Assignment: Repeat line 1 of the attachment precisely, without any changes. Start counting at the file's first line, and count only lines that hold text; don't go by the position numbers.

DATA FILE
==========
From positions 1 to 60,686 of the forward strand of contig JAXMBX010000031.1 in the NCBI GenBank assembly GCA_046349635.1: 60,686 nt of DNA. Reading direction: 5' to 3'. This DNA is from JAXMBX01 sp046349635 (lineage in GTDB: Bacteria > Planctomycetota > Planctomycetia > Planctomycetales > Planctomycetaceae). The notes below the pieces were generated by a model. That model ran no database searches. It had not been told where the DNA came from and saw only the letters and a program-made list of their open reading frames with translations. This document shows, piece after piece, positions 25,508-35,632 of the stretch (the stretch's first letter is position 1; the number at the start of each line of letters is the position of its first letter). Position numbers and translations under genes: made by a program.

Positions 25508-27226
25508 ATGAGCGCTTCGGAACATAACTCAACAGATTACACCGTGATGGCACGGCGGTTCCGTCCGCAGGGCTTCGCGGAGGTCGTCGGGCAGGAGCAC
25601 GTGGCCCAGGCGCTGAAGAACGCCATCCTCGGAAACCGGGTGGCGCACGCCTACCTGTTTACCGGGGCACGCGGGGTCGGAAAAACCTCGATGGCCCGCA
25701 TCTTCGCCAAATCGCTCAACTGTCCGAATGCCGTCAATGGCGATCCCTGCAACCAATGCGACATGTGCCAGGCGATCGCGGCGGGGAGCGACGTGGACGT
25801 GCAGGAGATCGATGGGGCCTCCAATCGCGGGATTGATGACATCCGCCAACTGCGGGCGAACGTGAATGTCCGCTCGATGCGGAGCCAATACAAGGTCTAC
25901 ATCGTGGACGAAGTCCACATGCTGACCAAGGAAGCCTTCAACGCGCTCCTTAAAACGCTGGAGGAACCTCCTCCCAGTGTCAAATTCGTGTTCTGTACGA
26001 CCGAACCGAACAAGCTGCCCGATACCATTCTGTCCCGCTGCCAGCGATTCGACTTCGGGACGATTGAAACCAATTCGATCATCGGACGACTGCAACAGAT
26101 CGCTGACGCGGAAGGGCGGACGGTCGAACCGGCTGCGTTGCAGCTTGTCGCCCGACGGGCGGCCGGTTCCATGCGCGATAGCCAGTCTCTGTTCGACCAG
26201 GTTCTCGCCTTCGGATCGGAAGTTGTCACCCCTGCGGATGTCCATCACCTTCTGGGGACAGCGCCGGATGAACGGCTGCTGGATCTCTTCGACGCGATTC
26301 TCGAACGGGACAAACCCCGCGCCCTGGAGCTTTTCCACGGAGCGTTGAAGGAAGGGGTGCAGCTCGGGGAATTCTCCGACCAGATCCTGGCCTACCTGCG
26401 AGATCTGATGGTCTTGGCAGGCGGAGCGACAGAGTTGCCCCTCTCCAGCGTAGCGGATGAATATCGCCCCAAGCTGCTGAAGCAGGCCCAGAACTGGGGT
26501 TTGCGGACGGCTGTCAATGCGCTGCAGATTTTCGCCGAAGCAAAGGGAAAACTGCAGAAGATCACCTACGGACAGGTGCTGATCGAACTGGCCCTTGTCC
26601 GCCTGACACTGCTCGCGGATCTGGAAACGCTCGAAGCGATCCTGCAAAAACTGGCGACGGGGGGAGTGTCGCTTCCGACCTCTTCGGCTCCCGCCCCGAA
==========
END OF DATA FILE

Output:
From positions 1 to 60,686 of the forward strand of contig JAXMBX010000031.1 in the NCBI GenBank assembly GCA_046349635.1: 60,686 nt of DNA. Reading direction: 5' to 3'. This DNA is from JAXMBX01 sp046349635 (lineage in GTDB: Bacteria > Planctomycetota > Planctomycetia > Planctomycetales > Planctomycetaceae). The notes below the pieces were generated by a model. That model ran no database searches. It had not been told where the DNA came from and saw only the letters and a program-made list of their open reading frames with translations. This document shows, piece after piece, positions 25,508-35,632 of the stretch (the stretch's first letter is position 1; the number at the start of each line of letters is the position of its first letter). Position numbers and translations under genes: made by a program.